Charges dropped against Cambridge students over Strauss-Kahn Union protest vandalism
Two Cambridge students accused of vandalising the Cambridge Union Society building ahead of Dominique Strauss-Kahn’s visit to the Union last month have had the charges against them dropped because of “insufficient evidence”.
Naiara Bazin, 21, a 3rd-year Natural Scientist at King’s College, and Theodore Slade, 20, whose college was not reported, were arrested just before 6am on the morning of Strauss-Kahn’s controversial visit to the Union on 9th March for painting slogans such as “Women Deserve Better” and “DSK Die” onto the walls of the Union Society building on Bridge Street.
Bazin and Slade also covered the Union building with hundreds of posters, with messages such as “This House Supports Rape Culture” and “Women’s voices stamped out”, as well as a large banner reading “Only 6% of reported rapes end in conviction. DSK: adding to the 94%”.
Bazin and Slade later pleaded not guilty to charges of criminal damage at a hearing at Cambridge Magistrate’s Court on March 19th.
A trial date had been set for 4th May, but court prosecutors have now dropped the charges because of “insufficient evidence” against the students. A Crown Prosecution Service spokesman added: “We only take a case to trial if there is enough evidence.”
CUSU Women’s Officer Ruth Graham told The Cambridge Student: “I’m pleased to hear that the investigation has closed and that the charges have been dropped”.
Strauss-Kahn, also known as DSK, resigned as Managing Director of the International Monetary Fund last year after he was accused of raping a New York hotel maid Nafissatou Diallo – although charges were later dropped, Diallo is now pursuing a civil case against the man once tipped as a potential candidate for the French presidency. Strauss-Kahn is also accused by French writer Tristane Banon of attempting to rape her in 2003.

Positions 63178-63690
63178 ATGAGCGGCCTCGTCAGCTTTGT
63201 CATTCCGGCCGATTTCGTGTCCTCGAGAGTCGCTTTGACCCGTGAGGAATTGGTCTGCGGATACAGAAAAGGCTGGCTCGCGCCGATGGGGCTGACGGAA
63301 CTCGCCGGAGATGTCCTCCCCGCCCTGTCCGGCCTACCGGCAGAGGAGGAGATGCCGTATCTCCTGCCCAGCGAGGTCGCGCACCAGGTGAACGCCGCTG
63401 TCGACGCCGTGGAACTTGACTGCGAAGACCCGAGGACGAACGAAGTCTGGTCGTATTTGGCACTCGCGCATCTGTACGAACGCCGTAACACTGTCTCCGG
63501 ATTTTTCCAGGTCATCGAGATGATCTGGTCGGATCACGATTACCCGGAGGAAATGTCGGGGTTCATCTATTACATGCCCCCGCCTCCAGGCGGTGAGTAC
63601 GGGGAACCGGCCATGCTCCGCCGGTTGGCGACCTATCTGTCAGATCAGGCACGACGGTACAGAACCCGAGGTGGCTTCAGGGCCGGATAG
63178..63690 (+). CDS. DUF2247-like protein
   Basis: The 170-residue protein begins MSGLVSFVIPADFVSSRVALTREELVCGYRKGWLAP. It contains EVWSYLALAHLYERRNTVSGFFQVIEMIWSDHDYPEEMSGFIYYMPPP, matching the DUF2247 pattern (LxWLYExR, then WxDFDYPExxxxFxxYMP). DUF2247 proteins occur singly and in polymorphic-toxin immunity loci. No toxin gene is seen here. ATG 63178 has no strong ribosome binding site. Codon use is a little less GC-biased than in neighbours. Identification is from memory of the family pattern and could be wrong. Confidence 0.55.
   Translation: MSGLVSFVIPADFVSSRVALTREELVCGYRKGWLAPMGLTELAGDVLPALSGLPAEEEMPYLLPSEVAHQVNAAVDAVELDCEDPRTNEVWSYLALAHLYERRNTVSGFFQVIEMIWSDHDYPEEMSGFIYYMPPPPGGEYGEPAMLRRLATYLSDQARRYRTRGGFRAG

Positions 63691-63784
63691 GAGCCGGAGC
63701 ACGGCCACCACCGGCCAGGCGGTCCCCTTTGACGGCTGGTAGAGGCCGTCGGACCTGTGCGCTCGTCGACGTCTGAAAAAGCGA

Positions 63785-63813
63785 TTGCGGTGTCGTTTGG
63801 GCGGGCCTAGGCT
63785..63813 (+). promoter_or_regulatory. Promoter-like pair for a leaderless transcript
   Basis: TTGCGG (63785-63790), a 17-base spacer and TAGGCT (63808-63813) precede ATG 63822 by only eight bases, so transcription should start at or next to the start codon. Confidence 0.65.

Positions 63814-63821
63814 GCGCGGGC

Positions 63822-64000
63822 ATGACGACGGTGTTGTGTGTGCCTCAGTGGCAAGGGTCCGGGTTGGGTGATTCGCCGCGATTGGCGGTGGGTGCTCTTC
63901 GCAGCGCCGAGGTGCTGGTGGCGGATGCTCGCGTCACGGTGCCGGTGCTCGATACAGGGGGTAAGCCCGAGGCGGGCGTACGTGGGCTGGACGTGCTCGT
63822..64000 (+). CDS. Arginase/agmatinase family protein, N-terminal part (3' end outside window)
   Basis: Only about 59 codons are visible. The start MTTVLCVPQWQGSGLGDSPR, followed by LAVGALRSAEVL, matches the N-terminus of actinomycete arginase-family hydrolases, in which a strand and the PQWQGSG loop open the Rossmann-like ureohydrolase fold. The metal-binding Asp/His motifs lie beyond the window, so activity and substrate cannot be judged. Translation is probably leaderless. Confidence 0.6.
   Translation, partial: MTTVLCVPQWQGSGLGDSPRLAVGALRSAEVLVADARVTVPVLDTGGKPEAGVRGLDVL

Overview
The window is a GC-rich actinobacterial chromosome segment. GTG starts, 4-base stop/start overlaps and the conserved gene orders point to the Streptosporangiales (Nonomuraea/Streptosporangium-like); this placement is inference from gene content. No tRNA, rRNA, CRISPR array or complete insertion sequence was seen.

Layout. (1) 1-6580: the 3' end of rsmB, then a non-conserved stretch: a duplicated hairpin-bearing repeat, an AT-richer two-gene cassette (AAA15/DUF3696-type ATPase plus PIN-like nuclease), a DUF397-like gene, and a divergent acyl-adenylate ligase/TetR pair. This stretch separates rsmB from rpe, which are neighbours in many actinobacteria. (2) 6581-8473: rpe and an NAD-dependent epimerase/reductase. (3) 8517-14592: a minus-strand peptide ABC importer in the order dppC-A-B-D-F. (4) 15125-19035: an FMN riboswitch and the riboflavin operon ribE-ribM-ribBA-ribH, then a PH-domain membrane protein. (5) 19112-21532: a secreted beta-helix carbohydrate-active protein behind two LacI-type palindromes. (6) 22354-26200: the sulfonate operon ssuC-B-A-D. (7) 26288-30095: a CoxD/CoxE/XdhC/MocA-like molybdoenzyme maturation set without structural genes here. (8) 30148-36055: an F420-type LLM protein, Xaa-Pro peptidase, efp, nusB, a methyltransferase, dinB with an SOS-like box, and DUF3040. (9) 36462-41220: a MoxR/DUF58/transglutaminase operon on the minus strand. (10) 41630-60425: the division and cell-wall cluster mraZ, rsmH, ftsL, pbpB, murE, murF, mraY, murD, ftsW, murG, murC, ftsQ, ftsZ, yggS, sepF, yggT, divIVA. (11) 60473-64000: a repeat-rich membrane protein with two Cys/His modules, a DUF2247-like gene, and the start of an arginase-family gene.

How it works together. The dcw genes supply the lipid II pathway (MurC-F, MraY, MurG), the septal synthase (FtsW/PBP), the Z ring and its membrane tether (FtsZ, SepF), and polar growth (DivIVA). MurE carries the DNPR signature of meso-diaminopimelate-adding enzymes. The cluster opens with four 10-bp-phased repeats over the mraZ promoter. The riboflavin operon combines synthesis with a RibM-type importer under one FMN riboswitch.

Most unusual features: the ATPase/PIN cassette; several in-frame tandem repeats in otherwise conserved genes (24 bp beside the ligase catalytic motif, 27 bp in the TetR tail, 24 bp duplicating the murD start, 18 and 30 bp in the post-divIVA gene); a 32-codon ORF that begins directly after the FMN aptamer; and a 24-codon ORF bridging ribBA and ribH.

Since speaking at the Union, Strauss-Kahn has also been charged in France with “complicity in aggravated and organised prostitution” and “misuse of company assets” in relation to several orgies he attended in various cities including Paris and Washington while at the IMF.
His visit to the Union last term to speak about international economics sparked outrage among some Cambridge students, with over 700 students signing a petition organised by the Cambridge University Students’ Union (CUSU) Women’s Campaign calling for his disinvitation. The Union however chose to uphold the invitation.
The morning’s vandalism on March 9th – which the Woman’s campaign insisted it had “nothing to do with” in a statement that afternoon – preceded a full day of anti-DSK events organised by the Women’s campaign. A speaker event that afternoon featuring Nafissatou Diallo’s lawyer was followed by a march through Cambridge to the Union building, where around 200 protesters held a peaceful rally on Park Street, behind the Union building. Several student victims of sexual assault spoke movingly about their experiences.
Just as Strauss-Kahn’s talk began inside the Union chamber, at around 7.30pm, the speeches at the rally ended, and several protesters surged forward and attempted to climb over the barricades at the back of the Union Society building. The ensuing scuffles between police and protesters led to two further arrests. Justin Katko, 28, an English student at Queens’ College, was charged with using threatening words or behaviour to a police officer, and Miles Curtis-Watson, 19, a Cambridgeshire resident but not a student of Cambridge University, was charged with obstructing a police officer. Curtis Watson’s dramatic arrest, surrounded by eight police officers at one point, sparked outrage and distress among his fellow protesters and prompted chants of “Shame on you” directed at police.
Both men have pleaded not guilty to the charges. With these charges still standing, Curtis-Watson and Katko will stand trial on June 7th and 15th respectively.
Michael Yoganayagam, Associate News Editor